On August 29th, of 2005 life for many residents of the Gulf Coast Region of the United States would change forever. Residents of Louisiana and Mississippi would bear witness to one of the worst hurricanes in history. Many would lose their homes and their lives because of the storm itself and the damage it caused. The bulk of the damage was not caused directly by Katrina making landfall, but indirectly, because of the storm surge and the levees being breached.
Hurricane Katrina made landfall on August 29th at just after 7am in an area called Plaquemines Parish Louisiana with sustained winds of 125 MPH as a Category 3 hurricane on the Saffir-Simpson Hurricane Scale. The scale was created by Herbert Saffir, in 1969 with the help of Dr. Bob Simpson who was director of the National Hurricane Center at that time. The scale basically assigns a numerical value of one to five one being the lowest and 5 being the most intense to hurricanes based on their wind strength. The scale gives an indication as to the type of damage possible given the wind strength measured in the hurricane which allows for more effective disaster response and preparedness. In regards to Hurricane Katrina and its Category 3 status – the Saffir-Simpson scale states: “Some structural damage to small residences and utility buildings with a minor amount of curtainwall failures. Mobile homes are destroyed. Flooding near the coast destroys smaller structures with larger structures damaged by floating debris. Terrain continuously lower than 5 feet ASL may be flooded.”
Unfortunately Hurricane Katrina showed us most graphically that we were NOT prepared for such a natural disaster. The days immediately following Hurricane Katrina making landfall were full of missteps by local and federal governments who, at the time seemed to be unable to determine the best course of action and to implement whatever disaster measures there had been in place prior to Katrina. The Governor of Louisiana at the time, Kathleen Blanco, did not call for a total evacuation of the Superdome, which was being utilized as an emergency shelter, until August 30th. It is and was most telling that at the time of the hurricane itself and the days immediately following, there were major difficulties in getting local, state and federal officials and government agencies to coordinate their services. Rescues were hampered. Volunteer EMT’s were prevented from assisting as logistics were haphazard. Eventually it got so bad that individuals with boats were just going around looking to see if they could find people.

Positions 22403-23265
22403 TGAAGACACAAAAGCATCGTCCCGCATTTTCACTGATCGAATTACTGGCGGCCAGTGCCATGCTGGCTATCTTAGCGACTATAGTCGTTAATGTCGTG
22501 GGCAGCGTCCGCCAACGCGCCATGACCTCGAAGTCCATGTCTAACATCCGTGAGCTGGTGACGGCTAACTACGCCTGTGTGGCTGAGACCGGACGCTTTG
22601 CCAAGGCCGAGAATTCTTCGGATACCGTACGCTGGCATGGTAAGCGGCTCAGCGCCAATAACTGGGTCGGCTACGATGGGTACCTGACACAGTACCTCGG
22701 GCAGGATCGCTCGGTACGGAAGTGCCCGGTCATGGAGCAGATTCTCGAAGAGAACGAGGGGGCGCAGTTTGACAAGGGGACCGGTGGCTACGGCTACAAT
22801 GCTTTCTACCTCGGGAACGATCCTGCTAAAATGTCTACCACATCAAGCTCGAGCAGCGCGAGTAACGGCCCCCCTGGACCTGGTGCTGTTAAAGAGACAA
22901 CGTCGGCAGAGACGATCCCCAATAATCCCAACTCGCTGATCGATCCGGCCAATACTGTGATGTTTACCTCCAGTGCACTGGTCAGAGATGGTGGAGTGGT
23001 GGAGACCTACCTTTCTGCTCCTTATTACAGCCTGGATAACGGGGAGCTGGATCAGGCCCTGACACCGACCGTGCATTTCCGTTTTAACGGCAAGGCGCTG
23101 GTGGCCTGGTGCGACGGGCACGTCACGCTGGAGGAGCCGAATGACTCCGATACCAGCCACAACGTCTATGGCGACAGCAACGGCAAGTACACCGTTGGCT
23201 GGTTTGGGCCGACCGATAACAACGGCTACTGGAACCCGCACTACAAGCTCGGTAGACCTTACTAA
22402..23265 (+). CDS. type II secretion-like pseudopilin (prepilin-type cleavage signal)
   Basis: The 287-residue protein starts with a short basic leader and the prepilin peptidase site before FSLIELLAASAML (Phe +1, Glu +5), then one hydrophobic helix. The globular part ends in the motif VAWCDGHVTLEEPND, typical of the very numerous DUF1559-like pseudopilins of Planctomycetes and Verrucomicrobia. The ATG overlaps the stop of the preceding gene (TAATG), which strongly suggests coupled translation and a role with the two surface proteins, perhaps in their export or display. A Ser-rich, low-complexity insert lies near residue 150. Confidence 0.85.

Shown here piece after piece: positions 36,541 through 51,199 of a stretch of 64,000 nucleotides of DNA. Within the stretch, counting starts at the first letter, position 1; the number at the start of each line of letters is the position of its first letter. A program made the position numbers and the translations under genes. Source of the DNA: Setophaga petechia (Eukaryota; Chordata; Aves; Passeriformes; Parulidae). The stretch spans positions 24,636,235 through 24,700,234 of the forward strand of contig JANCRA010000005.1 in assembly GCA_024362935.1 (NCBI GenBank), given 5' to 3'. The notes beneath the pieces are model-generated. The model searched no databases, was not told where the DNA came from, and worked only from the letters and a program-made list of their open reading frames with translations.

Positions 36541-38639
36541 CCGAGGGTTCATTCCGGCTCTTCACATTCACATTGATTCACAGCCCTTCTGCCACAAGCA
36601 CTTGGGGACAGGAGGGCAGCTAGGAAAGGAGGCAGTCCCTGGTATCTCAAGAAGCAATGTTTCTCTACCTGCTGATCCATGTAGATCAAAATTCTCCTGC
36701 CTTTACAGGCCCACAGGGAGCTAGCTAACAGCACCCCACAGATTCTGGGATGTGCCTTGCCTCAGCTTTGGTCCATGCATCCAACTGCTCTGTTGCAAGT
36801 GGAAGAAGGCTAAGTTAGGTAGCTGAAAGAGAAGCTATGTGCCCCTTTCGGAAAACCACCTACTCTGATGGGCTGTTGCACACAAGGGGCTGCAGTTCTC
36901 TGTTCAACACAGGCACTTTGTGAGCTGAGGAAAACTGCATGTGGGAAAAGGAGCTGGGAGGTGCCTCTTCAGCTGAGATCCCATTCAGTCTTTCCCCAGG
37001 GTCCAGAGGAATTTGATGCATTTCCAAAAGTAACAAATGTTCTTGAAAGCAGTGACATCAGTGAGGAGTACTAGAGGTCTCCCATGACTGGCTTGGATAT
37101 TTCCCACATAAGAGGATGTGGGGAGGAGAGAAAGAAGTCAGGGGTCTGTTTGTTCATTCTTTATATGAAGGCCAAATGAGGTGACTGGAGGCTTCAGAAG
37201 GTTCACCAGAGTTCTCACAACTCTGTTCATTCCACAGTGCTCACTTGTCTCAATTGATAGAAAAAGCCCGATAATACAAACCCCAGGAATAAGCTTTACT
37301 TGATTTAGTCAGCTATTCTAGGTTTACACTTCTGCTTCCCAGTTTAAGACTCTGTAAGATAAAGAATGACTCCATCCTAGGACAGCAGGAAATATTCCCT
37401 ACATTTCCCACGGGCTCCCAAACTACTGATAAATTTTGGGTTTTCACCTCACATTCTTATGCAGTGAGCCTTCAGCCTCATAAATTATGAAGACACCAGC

Some celebrities hired boats and went on search and rescue missions on their own. Frustrated, as many were with the pace of rescue operations and the scenes of people crying for help stranded on their rooftops.
By that time several of the levees in key areas in New Orleans had already been compromised and 80% of the city was covered with water. In some areas, the water was said to be 20 feet high. The Superdome itself was damaged as the winds from Hurricane Katrina literally tore part of the roof off and caused rain to pour in. There was also flooding on the field level as well. The stories of the time spent in the superdome are legend and tales of rape, people left dying, and total chaos are hard for the average person to comprehend. Man’s inhumanity to man was in full effect with those seeking shelter in the Superdome during Hurricane Katrina.
The storm damage caused by Hurricane Katrina was over a 90,000 square-mile area which is about the size of Great Britain. The states directly affected and damaged were, Louisiana, Mississippi, and Alabama. Over 270,000 people sought shelters after Katrina made landfall. Since Hurricane Katrina hit, over 99 million cubic yards of debris have been removed in Louisiana, Alabama and Mississippi. The storm surge created by Hurricane Katrina was approximately 27.8 feet high which was spread over a 20 mile stretch of the Mississippi Coastline. This same surge caused 53 different levee breaches in greater New Orleans, submerging eighty percent of the city.